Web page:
Remember even if they had access to the letters of Paul, the apostle Paul does not describe the resurrection of Jesus as the physical resuscitation of a corpse. The story about Paul meeting the resurrected Christ on the road to Damascus appears in the book of Acts which wasn’t written until somewhere between the years 75-90; about 20 years after the death of Paul. Indeed, in all of his letters Paul never mentions meeting the Risen Christ on the road to Damascus.

What the followers of the way are left with in the storyteller Mark’s account is a Mystery. A Mystery that gives them but a faint hope, “Now go and tell the disciples and Peter, “Jesus is going ahead of you to Galilee, where you will see him just as he told you.” A faint hope that the storyteller dashes with, “They made their way out and fled from the tomb bewildered and trembling; but they said nothing to anyone, because they were so afraid.” What an ending!

Will the hearer or will the reader go on to Galilee as Jesus had told them to, or will they flee? What will they do?  What will you do? What does it mean to follow a non-violent, resister of Empire when the Empire is coming down hard on you and your people? What might it mean for us to follow a non-violent resister of Empire at a time when power is everything? Are we the followers of the Mystery, or do we prefer a more imperial ending? Are we prepared to live with MYSTERY? Or do we like the Christians of the third and fourth centuries, do we need it all wrapped up and made clear?

Mystery or the longer ending: “Go into the whole world and proclaim the Good News to all creation. The one who believes it and is baptized will be saved; the one who refuses to believe it will be condemned.”? Does that sound like the Jesus of Nazareth that in the storyteller Mark portrays as the teacher who welcomed all to follow in his ways? Does that sound like the Jesus who according to the storyteller Mark insisted that the greatest commandment was to love? “LOVE God with all your heart with all your soul with all your mind and with all your strength. The second is this: ‘Love your neighbour as yourself.’  There is no commandment greater than these.”

One thing I do know about the longer ending: it sure has come in handy over the centuries. “Go into the whole world and proclaim the Good News to all creation.The one who believes it and is baptized will be saved; the one who refuses to believe it will be condemned.” Armies have marched, nations, and peoples have been condemned. Just ask our Indigenous sisters and brothers about the Doctrine of Discovery and you will hear what it meant to be recipients of the so-called good news. Empires have been built thanks to imperial Christianity’s desire to baptize or condemn.

If it is indeed our desire to follow the way that Jesus of Nazareth embodied when he pointed toward a Deity who is LOVE and bid us to follow in the way of LOVE, by loving God, loving our neighbours as we love ourselves and yes that means loving our enemies as well; if this is the way we want to follow, then it’s long past time to remove the imperial endings both the shorter and the longer endings, remove them and restore the MYSTERY.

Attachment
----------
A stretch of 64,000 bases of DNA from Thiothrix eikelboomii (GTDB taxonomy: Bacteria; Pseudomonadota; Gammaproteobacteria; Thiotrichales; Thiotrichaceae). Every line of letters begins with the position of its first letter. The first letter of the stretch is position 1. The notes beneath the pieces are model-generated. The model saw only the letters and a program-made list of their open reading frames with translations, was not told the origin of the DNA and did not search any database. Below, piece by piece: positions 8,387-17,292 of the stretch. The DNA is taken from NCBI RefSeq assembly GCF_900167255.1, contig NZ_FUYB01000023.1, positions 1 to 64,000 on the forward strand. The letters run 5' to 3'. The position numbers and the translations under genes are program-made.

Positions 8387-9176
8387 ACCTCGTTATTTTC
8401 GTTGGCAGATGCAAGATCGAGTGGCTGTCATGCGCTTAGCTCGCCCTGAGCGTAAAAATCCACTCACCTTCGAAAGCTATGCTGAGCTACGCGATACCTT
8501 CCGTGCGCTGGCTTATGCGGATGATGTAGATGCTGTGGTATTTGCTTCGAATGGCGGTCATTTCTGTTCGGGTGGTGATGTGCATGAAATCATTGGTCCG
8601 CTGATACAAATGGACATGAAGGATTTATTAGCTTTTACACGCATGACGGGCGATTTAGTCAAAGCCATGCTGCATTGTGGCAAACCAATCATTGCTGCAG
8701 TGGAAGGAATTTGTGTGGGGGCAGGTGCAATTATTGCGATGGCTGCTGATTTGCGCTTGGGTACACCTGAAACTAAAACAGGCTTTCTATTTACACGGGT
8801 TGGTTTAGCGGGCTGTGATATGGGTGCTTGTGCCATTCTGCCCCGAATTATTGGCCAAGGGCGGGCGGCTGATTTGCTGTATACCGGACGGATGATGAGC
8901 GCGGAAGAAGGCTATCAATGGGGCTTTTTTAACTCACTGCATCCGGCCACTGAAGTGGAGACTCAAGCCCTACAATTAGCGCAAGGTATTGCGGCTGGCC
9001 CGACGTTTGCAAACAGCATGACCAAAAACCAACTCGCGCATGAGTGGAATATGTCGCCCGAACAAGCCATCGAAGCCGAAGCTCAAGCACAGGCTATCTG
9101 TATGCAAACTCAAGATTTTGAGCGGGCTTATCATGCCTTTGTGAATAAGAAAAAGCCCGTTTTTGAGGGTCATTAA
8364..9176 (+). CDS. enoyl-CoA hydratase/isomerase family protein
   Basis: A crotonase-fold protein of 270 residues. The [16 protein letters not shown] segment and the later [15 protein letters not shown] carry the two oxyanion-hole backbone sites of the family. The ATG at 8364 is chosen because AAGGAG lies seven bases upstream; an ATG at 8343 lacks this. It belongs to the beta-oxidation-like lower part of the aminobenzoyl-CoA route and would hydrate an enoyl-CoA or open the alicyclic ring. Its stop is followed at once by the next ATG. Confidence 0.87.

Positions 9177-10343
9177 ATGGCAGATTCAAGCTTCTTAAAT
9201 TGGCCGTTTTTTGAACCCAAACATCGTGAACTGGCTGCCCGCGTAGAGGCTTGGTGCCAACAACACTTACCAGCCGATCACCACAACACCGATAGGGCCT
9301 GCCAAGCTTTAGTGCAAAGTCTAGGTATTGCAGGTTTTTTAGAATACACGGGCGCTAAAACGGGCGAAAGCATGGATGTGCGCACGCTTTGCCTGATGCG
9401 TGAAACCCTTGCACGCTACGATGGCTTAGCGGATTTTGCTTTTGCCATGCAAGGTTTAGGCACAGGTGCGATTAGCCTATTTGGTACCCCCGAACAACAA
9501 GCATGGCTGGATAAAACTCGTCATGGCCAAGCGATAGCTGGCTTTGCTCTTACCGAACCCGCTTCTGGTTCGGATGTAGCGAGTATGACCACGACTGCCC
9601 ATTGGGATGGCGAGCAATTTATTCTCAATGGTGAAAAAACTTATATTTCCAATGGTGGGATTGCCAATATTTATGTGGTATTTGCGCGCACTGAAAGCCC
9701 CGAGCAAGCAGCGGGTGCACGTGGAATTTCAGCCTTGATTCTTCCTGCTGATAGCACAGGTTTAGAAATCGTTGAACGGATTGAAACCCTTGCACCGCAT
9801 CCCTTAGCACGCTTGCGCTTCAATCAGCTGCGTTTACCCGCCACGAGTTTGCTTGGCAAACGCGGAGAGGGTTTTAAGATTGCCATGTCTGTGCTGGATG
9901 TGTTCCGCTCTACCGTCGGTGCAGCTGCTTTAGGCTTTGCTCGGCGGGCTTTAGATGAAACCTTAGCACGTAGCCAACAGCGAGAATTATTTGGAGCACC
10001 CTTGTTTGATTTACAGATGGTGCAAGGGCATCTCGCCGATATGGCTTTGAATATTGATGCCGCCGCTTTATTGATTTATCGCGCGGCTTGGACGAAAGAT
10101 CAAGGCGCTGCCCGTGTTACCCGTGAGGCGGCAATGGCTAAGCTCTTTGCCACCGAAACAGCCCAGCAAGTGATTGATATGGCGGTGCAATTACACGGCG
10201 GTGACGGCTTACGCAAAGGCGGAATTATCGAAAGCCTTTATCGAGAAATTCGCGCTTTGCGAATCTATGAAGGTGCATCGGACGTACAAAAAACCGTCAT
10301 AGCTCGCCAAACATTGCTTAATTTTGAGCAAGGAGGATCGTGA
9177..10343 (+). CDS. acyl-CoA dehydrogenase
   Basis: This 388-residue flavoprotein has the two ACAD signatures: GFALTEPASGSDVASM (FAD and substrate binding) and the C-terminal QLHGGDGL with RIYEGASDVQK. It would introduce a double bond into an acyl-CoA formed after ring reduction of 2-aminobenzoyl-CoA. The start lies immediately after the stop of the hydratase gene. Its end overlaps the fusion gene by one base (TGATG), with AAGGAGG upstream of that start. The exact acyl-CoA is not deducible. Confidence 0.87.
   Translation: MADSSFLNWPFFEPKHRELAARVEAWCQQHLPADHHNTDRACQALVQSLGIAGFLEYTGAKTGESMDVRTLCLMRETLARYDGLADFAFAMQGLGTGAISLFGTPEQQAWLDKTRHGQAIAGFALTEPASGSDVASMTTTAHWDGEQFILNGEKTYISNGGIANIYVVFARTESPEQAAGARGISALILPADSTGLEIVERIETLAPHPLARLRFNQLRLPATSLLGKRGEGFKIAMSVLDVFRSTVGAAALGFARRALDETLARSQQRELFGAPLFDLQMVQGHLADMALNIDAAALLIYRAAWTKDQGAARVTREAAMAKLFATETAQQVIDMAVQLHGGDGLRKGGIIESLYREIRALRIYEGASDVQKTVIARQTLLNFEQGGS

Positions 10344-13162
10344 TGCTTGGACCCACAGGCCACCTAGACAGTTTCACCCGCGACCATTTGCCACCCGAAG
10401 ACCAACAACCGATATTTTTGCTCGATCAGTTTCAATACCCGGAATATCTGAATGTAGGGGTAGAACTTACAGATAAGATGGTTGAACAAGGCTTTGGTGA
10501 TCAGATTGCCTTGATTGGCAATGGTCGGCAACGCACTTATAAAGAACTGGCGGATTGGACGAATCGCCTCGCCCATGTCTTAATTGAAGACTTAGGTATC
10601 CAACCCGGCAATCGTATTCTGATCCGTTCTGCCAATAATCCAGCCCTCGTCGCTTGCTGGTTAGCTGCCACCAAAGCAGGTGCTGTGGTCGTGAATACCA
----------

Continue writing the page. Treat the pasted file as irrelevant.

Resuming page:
As for the anonymous gospel-storytellers Matthew and Luke, who the New Testament scholars point to as the sources of these imperial endings, let’s remember that they wrote long after Mark, perhaps as late as the year 85 or 90, in the midst of Imperial Rome’s campaign to eradicate their communities from the face of the earth. Let us forgive them their desire for certainty. Let us forgive them their temptation to pass judgement. Let us guard against our own tendency to want certainty, to tie it all up in a neat little bow, and to insist that all that is necessary is to believe and if you don’t believe you will be condemned.

We have a mountain of history to climb over so that we can see beyond the violence of Empire to the vision of God’s holy mountain; a vision shared by the Hebrew Prophet Isaiah: “A mountain on which the wolf will dwell with the lamb…where there will be no harm, no destruction anywhere on this holy mountain, for as water fills the sea, so the land will be filled with knowledge of YAHWEH.”

It is long past time for us to move beyond our imperial Christianity. Let us open ourselves to the MYSTERY that is the LOVE embodied by Jesus of Nazareth, who lived so fully and loved so fearlessly, that in Jesus we can see the way of LOVE.

Jesus had no need of empire. What will you do? Will you flee from the MYSTERY bewildered and trembling, and say nothing to anyone because you are so afraid? Will you cling to the power of empire? Or will you go on to Galilee – into the world where you will see Jesus in the people of the world? Will you follow Jesus to embody LOVE in the world?

May we all have the courage to see beyond the trappings of empire, beyond the violence that empire demands, beyond the allure of certitude that of imperial religion dangles so tantalizingly before us. May we all have the courage to embrace the MYSTERY that Jesus lived, taught, and died pointing to, the MYSTERY of the ONE who is LOVE.  The LOVE in which lies our hope for peace, not the peace that empires promise, but the peace that is the Shalom that comes when everyone has enough, enough bread, enough shelter, enough security, enough money, enough justice, enough love. May that peace come and may we be a part of its coming. Amen.





6 thoughts on “Beyond Christianity’s Imperial Endings – Mark 16 the Long and the Short of It?- a sermon for Mountain Sunday

  1. Pingback: Beyond Imperial Christianity’s Tidy Endings -Mark 16 the long and the short of it sermon | Holy Cross Lutheran Church

  2. EXCELLENT!!!!!!!!!!!!!!! Few pastors take the time to educate their congregations on the endings of Mark’s Gospel and how they got there and how they can side track us from living in the mystery we call “faith”. Thank you Pastor Dawn Hutchings.

    Pastor Jon Fogleman

  3. Why are you using the prescribed readings from season of creation .org and not those from season of I believe the Season of Creation was started in Australia by the Lutheran minister Norman Habel and by the Uniting Church there. Seems this newer season of makes no mention of these beginnings. Go to Season of to see the origin story and of the proposed liturgies and readings.

    • Thank-you David, I am aware of the two streams. As near as I can tell they may or may not be connected. The only thing they appear to share is being inspired by concern for Creation. I will confess to being unable to resist teaching this particular reading.

      • Thanks Dawn. I liked the sermon and will use some of your thoughts when we celebrate Mountain Sunday on September 30.

  4. If we strip Mark down to its (his? her?) essentials, we meet a deliciously partial tale that cries out for completion. By us.

Leave a Reply